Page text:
Now that two Tall Oaks believers are exposed, listen for the fuse so you can run away before the explosion …

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    • Present
      1 Amo Amem
      2 Amas Ames
      3 Amat Amet
      1 Amamus Amemus
      2 Amatis Ametis
      3 Amant Ament

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  7. I stand corrected – but notice that’s it’s a requirement for “older grades”. I would assume this is done to help ensure that kids coming in a few years “late” aren’t totally behind those who have had Greek from the beginning. It has to be tough to transition in

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  8. CSW has Latin, temperature of the earth notwithstanding. I think you can take 4 years of it there. Re: Odyssey….they learn it from Grade 1 there…they learn math in English, then in Greek. It’s a core part of their curriculum. Instruction of content area in Greek. Non-issue. Maybe we shouldn’t let DMA wear uniforms, or march in parades.

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  9. Was wondering from whence this tidbit came from and aiming at which yet unseen goal ever since the Pencader took the mighty good direct hit from DoE.

    Odyssey is a fine CHARTER school, rather small in size, which makes it well-fit to do fine schooling without the unnecessary bloated staff. My kid went there and I’ll have to state that it is one of the best schools in the area taht leaves lasting positive impression on its students. Whether it will sit well with parents that it is mostly Greek charter school, living off donations from our local Greek community, which kind of tells you the direction it is going, is a parents’ picking and choosing, and am sure they can pick another fine charter school in the area, of which there is more than one.

    I’ll have to conclude that charters in general seem to be almost permanently in the line of direct fire from various sides. Watching yet another charter defending their turf just this year (mentioning the name probably would make no difference whatsoever), I am slowly building a conclusion that they are doing the RIGHT thing by existing and upsetting some kind of unseen status quo that us, parents, are ALWAYS denied the knowledge of, even though we ARE paying for the political circus that promptly arrives and sets up their tent uninvited every time the word “charter” is as much as hinted at.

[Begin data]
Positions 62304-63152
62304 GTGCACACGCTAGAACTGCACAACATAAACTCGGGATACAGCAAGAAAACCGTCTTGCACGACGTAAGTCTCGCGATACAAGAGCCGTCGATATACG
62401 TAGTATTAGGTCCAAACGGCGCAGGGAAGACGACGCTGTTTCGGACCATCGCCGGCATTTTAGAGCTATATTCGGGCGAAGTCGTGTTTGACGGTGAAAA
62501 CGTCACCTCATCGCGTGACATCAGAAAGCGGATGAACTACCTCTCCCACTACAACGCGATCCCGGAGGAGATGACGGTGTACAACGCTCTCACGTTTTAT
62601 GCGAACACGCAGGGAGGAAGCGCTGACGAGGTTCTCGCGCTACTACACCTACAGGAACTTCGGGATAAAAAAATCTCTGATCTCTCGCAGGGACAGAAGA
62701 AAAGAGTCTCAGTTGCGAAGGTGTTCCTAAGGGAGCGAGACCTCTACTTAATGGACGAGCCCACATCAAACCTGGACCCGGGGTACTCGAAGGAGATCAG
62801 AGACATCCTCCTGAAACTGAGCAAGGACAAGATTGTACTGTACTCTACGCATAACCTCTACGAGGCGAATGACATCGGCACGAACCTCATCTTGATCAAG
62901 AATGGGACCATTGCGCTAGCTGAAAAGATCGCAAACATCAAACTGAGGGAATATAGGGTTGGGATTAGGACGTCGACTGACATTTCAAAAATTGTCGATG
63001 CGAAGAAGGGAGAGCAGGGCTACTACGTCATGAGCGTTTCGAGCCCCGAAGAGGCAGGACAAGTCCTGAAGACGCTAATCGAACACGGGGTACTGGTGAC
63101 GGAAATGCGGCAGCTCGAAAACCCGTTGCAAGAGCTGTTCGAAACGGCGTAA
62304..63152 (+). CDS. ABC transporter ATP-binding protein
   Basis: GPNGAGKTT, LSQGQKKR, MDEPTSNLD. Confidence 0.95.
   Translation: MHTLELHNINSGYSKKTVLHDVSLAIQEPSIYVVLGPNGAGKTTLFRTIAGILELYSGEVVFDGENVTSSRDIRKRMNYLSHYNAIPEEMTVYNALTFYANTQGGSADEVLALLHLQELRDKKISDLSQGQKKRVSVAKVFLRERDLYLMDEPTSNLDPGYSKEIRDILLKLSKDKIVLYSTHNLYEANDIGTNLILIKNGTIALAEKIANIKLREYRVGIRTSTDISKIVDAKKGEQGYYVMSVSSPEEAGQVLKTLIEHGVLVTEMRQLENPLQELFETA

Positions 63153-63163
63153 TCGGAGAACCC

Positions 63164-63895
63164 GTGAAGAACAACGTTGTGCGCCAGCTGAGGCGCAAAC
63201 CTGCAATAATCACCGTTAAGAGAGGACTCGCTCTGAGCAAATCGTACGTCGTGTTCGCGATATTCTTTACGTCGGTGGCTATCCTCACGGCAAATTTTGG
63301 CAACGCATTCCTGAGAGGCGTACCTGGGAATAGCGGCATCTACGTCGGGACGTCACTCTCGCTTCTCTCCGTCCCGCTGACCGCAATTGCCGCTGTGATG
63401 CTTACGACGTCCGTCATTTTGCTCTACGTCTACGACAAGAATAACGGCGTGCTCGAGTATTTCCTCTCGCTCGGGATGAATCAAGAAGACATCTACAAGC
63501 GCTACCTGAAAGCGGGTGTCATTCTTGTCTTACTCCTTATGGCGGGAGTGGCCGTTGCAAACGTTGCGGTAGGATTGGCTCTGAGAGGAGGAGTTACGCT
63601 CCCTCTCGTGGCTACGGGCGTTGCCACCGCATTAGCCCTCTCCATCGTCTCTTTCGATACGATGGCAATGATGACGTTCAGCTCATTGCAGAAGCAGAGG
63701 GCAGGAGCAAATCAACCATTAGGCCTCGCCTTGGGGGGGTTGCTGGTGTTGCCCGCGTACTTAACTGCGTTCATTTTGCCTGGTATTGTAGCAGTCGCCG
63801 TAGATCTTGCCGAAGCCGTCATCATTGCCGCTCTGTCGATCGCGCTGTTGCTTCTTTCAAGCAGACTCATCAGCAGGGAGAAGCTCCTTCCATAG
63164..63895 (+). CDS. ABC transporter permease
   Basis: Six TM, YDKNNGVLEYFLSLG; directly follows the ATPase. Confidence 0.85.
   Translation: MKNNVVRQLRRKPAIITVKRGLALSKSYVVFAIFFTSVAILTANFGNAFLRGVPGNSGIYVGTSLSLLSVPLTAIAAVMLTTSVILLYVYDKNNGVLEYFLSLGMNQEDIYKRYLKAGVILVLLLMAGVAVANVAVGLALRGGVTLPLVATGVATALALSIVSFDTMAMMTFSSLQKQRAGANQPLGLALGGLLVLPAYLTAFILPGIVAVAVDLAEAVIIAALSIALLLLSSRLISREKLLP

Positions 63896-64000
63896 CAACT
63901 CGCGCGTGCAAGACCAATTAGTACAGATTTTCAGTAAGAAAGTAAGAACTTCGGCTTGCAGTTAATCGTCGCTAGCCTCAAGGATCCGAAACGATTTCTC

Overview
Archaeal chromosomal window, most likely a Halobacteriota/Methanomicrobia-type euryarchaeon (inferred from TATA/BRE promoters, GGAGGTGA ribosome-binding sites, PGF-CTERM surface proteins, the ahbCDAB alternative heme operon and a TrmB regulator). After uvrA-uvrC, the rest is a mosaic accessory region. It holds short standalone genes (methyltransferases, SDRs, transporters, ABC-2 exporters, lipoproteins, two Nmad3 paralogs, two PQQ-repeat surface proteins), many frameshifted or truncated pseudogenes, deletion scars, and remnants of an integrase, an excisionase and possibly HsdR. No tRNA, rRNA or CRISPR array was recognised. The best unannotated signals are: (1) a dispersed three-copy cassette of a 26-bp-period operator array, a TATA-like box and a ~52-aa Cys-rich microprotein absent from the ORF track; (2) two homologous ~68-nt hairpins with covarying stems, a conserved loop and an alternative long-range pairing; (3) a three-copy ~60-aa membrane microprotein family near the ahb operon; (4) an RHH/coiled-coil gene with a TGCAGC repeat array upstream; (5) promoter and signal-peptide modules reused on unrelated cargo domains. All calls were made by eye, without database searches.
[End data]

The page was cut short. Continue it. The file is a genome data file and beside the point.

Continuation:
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    • lastDEconservative

      ” … upsetting some kind of unseen status quo … ”

      Well said, Sammie. Since I already have my asbestos drawers on, I’ll add that Charters, by your wise summation, are the TRUMP! of government schooling (and in some cases, education).

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    • Publius e decere

      Sorry there LDC. Charters are not Drumpfing the system. Charters are innovating against the ossified ether —more along the lines of Sir Richard Branson, Elon Musk, and even at the times the great Jobs creator.

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    • lastDEconservative

      Methinks you missed my point, kind Publius. Trump may not be ‘innovating’ as you chose to term it, but he is very much exposing the ossification of politics as usual (think TPS/school board/state board) and the players therein (think unions, “educators”, educrats, sycophants, hangers on, i.e., the protectors of the status quo). AND, one may not personally choose to support Trump (CSW v. NCS) but one can’t deny being now aware that there are other choices by virtue of the “noise” Charters generate.

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    • Publius e decere

      ” think unions, “educators”, educrats, sycophants, hangers on, i.e., the protectors of the status quo ”

      You had to make me lose my lunch, dint-cha? OK, I better understand your point now. But I want reimbursement for my lunch.

      Publius TheTaker (of lunch)